A Blue Ribbon Day


The Great Horse Chase | Beebower Productions

The morning started off with a bang.  Square, an on-the-go payment system we use at art festivals, wasn’t working.  The folks had just an hour before customers would show up at the 43rd Annual Ruidoso Art Festival in Ruidoso, New Mexico.  Stress.  Major stress.

After rushing out to buy a new Square part at a local store, the folks were in for a nice surprise when they returned to their booth.  Dad had won first place in the photography category with his picture “The Great Horse Chase”.

We’re new to the art festival scene.  In fact the Ruidoso festival was just our third show.  So the blue ribbon was a wonderful affirmation of Dad’s photography in this new venue. 

First Place in Photography | Beebower Productions

First Place in Photography | Beebower Productions

“It was quite a surprise,” he said.  “You know you’ve got good stuff, but will the jury recognize it?  There were eight other really great photographers at the festival.  You never know what a jury will think.  It was very nice to be recognized.”

Prior to the festivals, Dad and his brother Gordon ran a corporate advertising photography studio for 35 years in Dallas, Texas.  It was during the later years of the corporate business that Dad first began taking Western photos.  

The timing was perfect.  Western pictures were in high demand.  As Dad’s unique photos got more exposure, he began to get clients looking for a bit of the Old West.  The work was pouring in as fast as Dad could shoot.  

Dad built up a sizable collection of Western and wildlife photos because he loved what he was doing.   In 2012 Dad and Uncle Gordon closed the corporate side of the business.  We reorganized Beebower Productions, Inc. to showcase Dad’s Western and wildlife photography through our website and at juried art festivals around the country.  

“Retirement” has been anything but sedate for Dad.  In addition to traveling to shows, Dad continues to shoot new Western and wildlife photos around the country.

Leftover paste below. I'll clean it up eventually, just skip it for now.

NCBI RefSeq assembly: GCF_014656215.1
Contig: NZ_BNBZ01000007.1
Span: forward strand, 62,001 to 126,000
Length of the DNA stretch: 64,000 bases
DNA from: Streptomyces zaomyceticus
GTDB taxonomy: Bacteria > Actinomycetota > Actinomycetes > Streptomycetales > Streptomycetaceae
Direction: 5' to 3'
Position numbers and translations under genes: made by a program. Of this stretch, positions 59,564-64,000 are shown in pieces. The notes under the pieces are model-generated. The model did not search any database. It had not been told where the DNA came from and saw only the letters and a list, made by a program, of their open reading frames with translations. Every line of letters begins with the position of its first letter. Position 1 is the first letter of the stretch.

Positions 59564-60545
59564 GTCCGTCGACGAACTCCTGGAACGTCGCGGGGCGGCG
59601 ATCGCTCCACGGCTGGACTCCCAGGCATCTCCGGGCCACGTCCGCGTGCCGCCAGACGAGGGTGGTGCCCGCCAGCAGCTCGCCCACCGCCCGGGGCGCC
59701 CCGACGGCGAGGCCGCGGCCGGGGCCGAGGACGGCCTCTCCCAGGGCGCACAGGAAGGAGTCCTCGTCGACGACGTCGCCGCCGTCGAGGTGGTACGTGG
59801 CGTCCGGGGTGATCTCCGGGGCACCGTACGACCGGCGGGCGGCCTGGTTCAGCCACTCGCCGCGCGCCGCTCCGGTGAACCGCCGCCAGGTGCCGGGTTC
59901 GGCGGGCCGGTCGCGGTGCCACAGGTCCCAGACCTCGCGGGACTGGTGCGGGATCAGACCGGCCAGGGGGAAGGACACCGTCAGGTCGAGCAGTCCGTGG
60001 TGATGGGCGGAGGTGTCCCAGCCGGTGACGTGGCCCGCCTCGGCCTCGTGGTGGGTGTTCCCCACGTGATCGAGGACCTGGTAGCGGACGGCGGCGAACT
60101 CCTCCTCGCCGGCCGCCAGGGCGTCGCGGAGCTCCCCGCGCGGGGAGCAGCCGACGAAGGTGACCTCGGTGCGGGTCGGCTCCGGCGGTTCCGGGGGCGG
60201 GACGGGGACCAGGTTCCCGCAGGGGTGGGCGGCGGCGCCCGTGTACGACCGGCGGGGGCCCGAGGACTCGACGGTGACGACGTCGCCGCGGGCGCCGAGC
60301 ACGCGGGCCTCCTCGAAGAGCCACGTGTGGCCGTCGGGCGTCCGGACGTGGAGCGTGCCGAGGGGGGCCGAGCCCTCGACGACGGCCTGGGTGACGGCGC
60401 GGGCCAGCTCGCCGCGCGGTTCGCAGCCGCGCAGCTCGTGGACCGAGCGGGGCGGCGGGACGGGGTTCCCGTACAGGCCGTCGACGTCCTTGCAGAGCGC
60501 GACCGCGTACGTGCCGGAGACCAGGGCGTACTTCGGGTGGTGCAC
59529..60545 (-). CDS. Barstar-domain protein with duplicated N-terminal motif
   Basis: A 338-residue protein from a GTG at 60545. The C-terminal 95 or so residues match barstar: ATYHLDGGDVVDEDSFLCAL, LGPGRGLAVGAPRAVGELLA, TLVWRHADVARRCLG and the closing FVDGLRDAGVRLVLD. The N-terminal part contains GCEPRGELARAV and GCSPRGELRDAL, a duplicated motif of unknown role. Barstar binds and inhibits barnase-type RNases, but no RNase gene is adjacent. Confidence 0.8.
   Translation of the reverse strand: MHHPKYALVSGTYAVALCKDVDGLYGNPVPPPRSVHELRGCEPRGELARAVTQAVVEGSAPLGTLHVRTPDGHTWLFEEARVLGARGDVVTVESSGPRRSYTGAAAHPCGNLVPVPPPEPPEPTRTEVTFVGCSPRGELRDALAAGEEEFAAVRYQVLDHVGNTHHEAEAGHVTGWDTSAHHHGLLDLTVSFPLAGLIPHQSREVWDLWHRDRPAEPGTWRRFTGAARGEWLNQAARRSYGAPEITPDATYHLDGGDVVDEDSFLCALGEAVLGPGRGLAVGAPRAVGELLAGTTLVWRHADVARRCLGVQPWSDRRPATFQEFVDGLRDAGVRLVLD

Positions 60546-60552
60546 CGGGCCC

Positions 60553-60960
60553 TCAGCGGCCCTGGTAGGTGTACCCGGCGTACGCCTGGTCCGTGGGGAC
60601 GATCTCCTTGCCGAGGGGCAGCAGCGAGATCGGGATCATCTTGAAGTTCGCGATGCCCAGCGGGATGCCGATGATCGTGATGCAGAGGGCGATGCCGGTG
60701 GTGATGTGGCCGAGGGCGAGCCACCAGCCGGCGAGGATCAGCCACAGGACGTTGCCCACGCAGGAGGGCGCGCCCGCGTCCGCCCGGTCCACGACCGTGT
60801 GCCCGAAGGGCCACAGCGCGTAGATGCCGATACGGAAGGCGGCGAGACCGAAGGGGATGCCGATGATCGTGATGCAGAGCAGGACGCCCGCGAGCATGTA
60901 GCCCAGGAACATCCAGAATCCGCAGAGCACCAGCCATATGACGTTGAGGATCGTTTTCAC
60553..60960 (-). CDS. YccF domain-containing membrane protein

So what is a juried art festival and how did Dad get interested in them?  As the name suggests, a juried art festival requires each applicant to submit a portfolio, images of his booth, a resume of his work and a fee to a jury of art critics or peers connected to that fair.  The jury evaluates the artist for originality, creativity, technical expertise and also the appearance of the booth.   Then selected individuals are offered a spot at the festival for a set booth fee.  Going the jury route ensures that the highest quality of artistic items are offered at a festival.  To be selected as an exhibitor is an honor in itself.

In addition to the entry judging, each show usually awards ribbons for the best artists in categories such as photography, pottery, jewelry, sculpture, etc.  Again, the artist must submit 2-3 three pieces of his best work for the jury to review.  The prize may be a ribbon or sometimes a cash award.  Dad submitted The Great Horse Chase and Horse Stampede at the Ruidoso festival.

Many festivals also award “Best in Show”.  The top artists in each category advance to the “Best in Show” competition.  This person must not only have outstanding pieces of art, they also must have a snappy booth to showcase their work.   

Dad first considered the art festival route after visiting me in southeastern Arizona.  I took him to Sierra Vista’s Art in the Park festival.  We saw several photographers selling their prints successfully and I knew Dad’s work would sell too.

After taking some time to reorganize the company, Dad jumped into the art festival circuit and hasn’t looked back.  His first festival, of course, was the infamous Art in the Park.   

Dad’s really enjoyed meeting folks and talking photography during the multi-day events.  It’s been a steep learning curve, though.  Dad knew the advertising industry inside out, but trying to figure out what will sell at art festivals has been a challenge. 

“The trick is discovering what people like and how much they’re willing to pay for it,” he said.  “Obviously advertising folks deal in big bucks, so you have to adjust your expectations.  That and figure out how to get all the stuff you need (like booth walls and photo inventory) from point A to point B smoothly.  You don’t know what’s going to work, so each time you just try to get better and better.”

In that spirit, Mom and Dad will be heading out to their next festival in Oklahoma City over Labor Day weekend, armed with a new lighting system for the booth and a new product line—notecards of Dad’s most popular images.  Oh, and the confidence drummed up by winning the blue ribbon at the last festival.